The University of London decided to convert a redundant Grade 1 listed 19th century boiler house into a new theatre which would provide a multi-purpose teaching space, as well as an additional performance area.
Originally, the building provided heating to the women’s college in 1886, the building was never designed to house full heating and mechanical ventilation.
Our ventilation design strategy had to take into account both the architect’s vision and the restrictions imposed by the building itself. For example, the solid floors as well as programme and budget considerations meant that underfloor air conditioning was not an option.
The Grade 1 listing created further challenges, as did the requirement for the new space to be multi-functional. Occupancy levels would vary from five or six to several hundred people. In addition, because the mobile raked seating could fold back when required, the solution needed to provide clear floor space.
To retain the industrial nature of the building, the brickwork was uncovered which in turn left exposed services. As M&E consultants, we worked closely with the architects to ensure that the M&E services worked well with the overall vision for the building.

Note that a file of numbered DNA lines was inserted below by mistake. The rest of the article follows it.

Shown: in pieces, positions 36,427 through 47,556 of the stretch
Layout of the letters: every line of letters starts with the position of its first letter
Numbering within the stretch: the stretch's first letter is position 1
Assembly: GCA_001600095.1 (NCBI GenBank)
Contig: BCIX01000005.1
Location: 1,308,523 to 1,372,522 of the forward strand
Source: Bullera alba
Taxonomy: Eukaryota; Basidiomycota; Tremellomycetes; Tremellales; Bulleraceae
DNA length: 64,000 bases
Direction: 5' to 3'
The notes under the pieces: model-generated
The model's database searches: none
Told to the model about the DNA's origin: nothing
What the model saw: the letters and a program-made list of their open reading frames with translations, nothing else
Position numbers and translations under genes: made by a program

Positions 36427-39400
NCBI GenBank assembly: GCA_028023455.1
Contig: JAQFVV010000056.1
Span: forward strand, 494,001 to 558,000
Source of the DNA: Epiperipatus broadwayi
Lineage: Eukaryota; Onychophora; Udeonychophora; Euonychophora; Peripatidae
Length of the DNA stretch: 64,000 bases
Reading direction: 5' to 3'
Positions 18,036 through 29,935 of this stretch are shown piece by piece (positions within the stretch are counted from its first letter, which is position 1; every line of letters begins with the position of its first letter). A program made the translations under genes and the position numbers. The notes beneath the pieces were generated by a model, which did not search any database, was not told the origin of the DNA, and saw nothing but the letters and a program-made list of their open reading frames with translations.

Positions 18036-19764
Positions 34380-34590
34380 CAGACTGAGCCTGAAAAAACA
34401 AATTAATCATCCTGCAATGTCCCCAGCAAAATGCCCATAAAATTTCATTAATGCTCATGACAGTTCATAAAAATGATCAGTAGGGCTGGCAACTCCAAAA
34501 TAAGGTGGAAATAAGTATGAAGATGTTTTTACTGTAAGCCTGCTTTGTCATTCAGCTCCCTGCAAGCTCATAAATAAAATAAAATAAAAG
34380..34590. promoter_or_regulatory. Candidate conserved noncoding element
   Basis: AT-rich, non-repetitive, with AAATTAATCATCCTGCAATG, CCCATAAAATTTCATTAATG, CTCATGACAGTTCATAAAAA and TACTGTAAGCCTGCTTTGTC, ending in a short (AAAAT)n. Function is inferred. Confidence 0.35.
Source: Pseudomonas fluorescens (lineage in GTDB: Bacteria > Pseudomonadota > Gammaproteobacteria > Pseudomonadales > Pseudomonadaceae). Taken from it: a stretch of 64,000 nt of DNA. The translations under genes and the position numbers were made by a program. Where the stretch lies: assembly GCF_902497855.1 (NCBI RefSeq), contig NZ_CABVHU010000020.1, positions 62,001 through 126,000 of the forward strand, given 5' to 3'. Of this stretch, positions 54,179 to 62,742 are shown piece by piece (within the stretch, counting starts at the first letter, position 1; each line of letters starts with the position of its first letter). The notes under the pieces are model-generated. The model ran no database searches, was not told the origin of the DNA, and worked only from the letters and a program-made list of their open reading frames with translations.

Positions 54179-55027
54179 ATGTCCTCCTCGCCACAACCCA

Our design was sensitive to the character and fabric of the boiler house while incorporating all the services required for a modern teaching and performing space and meeting regulatory requirements.
A key aspect of our solution was the design of a displacement system, with side wall terminals installed down one side of the room.
As the solid floor and listed building restrictions limited the type of ventilation distribution we could provide to the auditorium, we carried out a number of iterations on a CFD model to ensure comfortable conditions in all areas of seating.
The Boilerhouse Studio Theatre is a modern theatre and performing space, fully equipped with multimedia technology but still retains all of the building’s original history and character.